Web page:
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Physical Layer

The physical layer is the bottom most layer in the networking model and it consists of the networking
stack. The protocols used on the physical layer are 10 base T for wired connections, & 802.11 for
wireless connections.
The packets on the physical layer are known as bits which are electrical signals sent through a voltage
modulation of the current. A Hub is an example of a Physical Layer device.

Data Link Layer

The second layer that follows the Physical layer is the Data Link Layer. The technologies existing on the
Physical Layer are Ethernet, & Wifi. Most devices in the office and data centers are connected via an
Ethernet connection through a network cable like Cat 5e, or Cat 6. Other devices like smartphones,
tablets, mobile PCs, ultrabooks connect via a Wifi connection.
The packets on the Data Link Layer are known as Frames or simply an “Ethernet frame”. An Ethernet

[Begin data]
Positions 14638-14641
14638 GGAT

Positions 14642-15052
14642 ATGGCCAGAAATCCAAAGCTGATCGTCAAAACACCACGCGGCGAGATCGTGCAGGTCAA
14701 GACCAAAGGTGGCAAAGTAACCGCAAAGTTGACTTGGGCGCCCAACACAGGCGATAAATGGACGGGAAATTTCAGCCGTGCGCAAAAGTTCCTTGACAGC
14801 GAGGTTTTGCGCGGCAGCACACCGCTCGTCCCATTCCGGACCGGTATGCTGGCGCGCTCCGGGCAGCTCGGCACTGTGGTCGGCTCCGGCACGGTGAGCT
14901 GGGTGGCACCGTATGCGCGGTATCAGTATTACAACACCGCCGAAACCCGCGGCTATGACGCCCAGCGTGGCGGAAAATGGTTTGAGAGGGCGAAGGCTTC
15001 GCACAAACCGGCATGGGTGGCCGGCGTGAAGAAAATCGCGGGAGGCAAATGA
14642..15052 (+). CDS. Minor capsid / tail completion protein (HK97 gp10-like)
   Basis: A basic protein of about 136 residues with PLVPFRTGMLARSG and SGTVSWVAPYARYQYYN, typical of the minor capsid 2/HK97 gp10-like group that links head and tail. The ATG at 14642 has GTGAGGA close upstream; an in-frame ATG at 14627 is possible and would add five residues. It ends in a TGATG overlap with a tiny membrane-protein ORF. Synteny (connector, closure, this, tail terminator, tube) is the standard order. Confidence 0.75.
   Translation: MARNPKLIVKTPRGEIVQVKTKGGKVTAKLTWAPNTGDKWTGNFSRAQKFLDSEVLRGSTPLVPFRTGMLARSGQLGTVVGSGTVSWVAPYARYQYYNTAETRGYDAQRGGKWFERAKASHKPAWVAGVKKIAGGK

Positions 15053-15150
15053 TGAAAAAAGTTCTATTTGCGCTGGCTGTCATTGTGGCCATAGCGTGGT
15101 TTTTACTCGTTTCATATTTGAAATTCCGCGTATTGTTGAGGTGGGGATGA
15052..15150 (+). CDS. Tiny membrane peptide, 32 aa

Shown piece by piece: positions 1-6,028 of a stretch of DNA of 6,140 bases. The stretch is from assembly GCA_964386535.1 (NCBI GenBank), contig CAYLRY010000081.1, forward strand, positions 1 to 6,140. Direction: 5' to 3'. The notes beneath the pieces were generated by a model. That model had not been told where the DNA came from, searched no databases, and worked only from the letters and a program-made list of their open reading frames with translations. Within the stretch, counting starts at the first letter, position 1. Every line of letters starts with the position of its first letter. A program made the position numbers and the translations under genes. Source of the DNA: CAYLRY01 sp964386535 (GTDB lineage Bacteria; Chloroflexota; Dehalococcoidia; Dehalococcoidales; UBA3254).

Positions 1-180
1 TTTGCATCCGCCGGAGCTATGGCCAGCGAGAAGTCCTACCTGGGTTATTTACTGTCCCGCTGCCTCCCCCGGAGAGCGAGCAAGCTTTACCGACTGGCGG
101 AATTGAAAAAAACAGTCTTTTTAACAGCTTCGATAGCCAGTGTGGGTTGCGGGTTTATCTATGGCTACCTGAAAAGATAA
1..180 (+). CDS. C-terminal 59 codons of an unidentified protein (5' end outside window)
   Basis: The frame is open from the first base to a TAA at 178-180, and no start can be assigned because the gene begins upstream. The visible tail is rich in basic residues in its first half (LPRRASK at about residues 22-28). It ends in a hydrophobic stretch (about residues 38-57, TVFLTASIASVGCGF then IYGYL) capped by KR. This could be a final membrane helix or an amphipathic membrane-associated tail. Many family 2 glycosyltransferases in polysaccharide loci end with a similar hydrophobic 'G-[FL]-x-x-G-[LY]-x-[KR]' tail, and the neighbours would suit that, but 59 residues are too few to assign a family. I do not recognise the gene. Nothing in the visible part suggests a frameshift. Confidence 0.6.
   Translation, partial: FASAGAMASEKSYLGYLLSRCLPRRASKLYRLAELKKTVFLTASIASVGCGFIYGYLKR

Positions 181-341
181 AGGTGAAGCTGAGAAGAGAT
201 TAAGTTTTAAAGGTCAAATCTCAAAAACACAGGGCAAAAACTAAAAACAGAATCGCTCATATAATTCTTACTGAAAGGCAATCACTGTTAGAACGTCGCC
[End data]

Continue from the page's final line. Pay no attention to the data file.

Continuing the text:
frame consists of the source MAC address, a destination MAC address, and an IP datagram
encapsulated in it. A checksum is calculated for every frame before stripping the frame for Cyclical
Redundancy Check (CRC), and new checksum is inserted in the new frame after the verification along
with its own MAC address, and the next MAC address.

Network Layer

The layer that follows the Data Link Layer is the Network Layer. The protocol used on this layer is the
Internet Protocol (IP). The packets on the Network layer are known as IP datagram. IP addresses are
assigned to networks and not individual devices connected on the network. A new checksum is
calculated on this layer every time it strips the datagram, and encapsulates the TCP segment with a
new checksum. A router is an example of a Network Layer device.
Multiple technologies exist on the Network layer for connecting devices together. NAT is used for
assigning non routable IP address like 10.0.0.0/8, 172.16.0.0/12, 192.168.0.0/16 to devices on a network.
For connecting networks within an Autonomous system, protocols like RIP, EIGRP,OSPF are used. RIP